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Baselining in Zimbabwe

As a communicator for the American Red Cross, my job is to tell the stories of the work we do around the world. Most of the time, I’m in Washington D.C. trying to describe work being done thousands of miles away by incredibly smart, technical people. People who, frankly, use a lot of acronyms. M&E (monitoring and evaluation), DRR (disaster risk reduction), DMCs (disaster management committees). It’s really critical stuff, but many times I find myself lacking the words to justly describe what exactly we’re doing.

So when I heard I was going to see a baseline survey as part of the BRACES (Building Resilient African Communities—those acronyms again!) program in Zimbabwe, I wondered how I would describe it? How I could explain the human impact of something so technical? As I quickly learned, however, at the heart of baseline surveys—and in fact, at the heart of the Red Cross—is people helping people. And that’s something I can talk about all day long.

baselining1

My morning starts off at 6 AM local time, bright, early, and already pushing 90 degrees. Pamla, the Zimbabwe Red Cross Society’s one M&E (see above) superstar, was taking me out for a day of surveying. Currently operating in two wards of the Binga district, an area near the northwest border, the BRACES program—which helps prepares communities to deal with disasters such as drought, climate change and disease—is expanding into a third. ¬

It’s not enough for the Red Cross to show up, help the community, and leave. In fact, that never happens because the Red Cross is the community and the volunteers doing the work are community members themselves. So before providing any type of assistance, the Red Cross works with community members to assess their needs and plan services that are right for them. Aka, baseline surveys.

For Pamla, this means organizing volunteers to interview 150 households. Volunteer Sikhathazile Mahlangu spends half an hour speaking to Samuna Gabwa.


What disasters are you most worried about?
How do these disasters impact your family?
How do you currently deal when faced with these disasters?

baselining2

The conversation is held in Tonga, the local language, and Pamela leans over and quietly translates for me. Gabwa, a 39-year old husband and father, speaks quickly, clearly interested in sharing his perspective.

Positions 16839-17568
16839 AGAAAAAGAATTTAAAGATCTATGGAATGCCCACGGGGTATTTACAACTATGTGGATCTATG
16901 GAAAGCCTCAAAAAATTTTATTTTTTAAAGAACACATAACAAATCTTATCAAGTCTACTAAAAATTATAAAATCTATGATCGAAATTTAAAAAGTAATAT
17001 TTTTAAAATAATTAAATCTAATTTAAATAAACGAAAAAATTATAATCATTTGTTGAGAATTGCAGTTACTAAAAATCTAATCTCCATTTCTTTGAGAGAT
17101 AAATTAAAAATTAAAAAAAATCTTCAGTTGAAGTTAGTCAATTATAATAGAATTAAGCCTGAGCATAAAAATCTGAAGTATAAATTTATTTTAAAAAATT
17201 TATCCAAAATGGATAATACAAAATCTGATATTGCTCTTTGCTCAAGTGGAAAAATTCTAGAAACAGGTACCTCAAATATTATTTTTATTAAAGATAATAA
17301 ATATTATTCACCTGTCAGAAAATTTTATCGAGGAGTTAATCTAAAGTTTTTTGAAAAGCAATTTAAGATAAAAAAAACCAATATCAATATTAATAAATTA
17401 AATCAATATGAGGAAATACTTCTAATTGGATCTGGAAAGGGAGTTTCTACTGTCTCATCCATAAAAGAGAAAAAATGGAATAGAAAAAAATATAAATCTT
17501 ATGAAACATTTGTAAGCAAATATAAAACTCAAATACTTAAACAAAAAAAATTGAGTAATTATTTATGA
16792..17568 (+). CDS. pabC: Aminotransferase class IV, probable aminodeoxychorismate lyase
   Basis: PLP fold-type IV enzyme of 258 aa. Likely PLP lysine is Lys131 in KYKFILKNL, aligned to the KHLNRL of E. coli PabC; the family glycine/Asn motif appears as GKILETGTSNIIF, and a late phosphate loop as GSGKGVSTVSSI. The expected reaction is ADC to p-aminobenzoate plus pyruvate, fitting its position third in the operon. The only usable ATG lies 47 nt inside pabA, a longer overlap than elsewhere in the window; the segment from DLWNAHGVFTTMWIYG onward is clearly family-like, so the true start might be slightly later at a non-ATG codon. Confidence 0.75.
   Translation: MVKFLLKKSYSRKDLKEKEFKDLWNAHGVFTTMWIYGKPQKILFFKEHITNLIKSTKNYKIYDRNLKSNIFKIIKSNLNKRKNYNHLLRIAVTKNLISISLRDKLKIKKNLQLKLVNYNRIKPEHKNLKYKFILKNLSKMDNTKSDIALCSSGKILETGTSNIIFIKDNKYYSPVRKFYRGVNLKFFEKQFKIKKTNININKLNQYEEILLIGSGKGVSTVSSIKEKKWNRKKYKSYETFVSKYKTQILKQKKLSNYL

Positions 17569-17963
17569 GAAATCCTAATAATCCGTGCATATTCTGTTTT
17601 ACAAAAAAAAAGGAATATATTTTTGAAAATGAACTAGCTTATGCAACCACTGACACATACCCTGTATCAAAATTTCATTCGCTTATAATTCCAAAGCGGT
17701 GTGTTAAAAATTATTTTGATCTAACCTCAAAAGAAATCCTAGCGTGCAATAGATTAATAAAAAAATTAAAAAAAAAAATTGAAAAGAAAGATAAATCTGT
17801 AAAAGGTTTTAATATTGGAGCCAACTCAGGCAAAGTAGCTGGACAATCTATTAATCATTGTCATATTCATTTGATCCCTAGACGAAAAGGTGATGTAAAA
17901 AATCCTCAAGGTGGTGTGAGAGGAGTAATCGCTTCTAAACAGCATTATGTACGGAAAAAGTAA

Later that day, we meet with a focus group to discuss the community’s needs and how might the Red Cross help. There is no conference room, no video-taped interviews, just 12 local leaders gathered on logs in the shade talking rapidly for over an hour as Pamela listens, a volunteer furiously taking notes.

“Many people will walk close to 13 kilometers (8 miles) for drinking water,” one participant says. “When you come across water, you drink it. Any water. You can’t be concerned about safe drinking water when you are thirsty.”

baselining3

When Pamla’s work here is done, planning will begin and it is only then that the actual project starts. In addition to providing assistance that is community specific and appropriately directing resources, these surveys will help serve as an impact gauge when the program is completed.


Did we do what we wanted to do?
Is our community more prepared in the face of disaster?


When it comes down to it, baseline surveys are an incredible amount of work, but they are critical and can determine the success or failure of a project.

2 Responses to “Baselining in Zimbabwe”

  1. [...] For more information on the disaster, visit http://www.redcrosszim.org.zw/. To read about a recent visit to American Red Cross programming in Zimbabwe, visit our blog. [...]

  2. [...] The American Red Cross is contributing $50,000 to help those affected by food insecurity caused by drought and below-normal rainfall in Zimbabwe.   The disaster has impacted approximately 2.2 million people—a 32 percent increase since March 2013—primarily in the southern regions of the country. For the past three years, the late onset of rainfall followed by prolonged dry spells, poor agricultural practices and limited access to goods have contributed to a smaller harvest and worsening food security situation.   The Zimbabwe Red Cross is coordinating with the government, partners from the global Red Cross network, and other international organizations to implement food security, water and sanitation, and disaster management programs. With these partners, the Zimbabwe Red Cross hopes to reach 10,500 people with cash grants, agricultural supplies, and water and sanitation activities. Along with providing immediate life-saving needs, they aim to strengthen the affected communities with support for rural farming/gardening and income generation.   The American Red Cross contribution will help the Zimbabwe Red Cross provide immediate relief to the affected populations including cash grants for food, water, and agriculture support.    For more information on the disaster, visit http://www.redcrosszim.org.zw/. To read about a recent visit to American Red Cross programming in Zimbabwe, visit our blog. [...]

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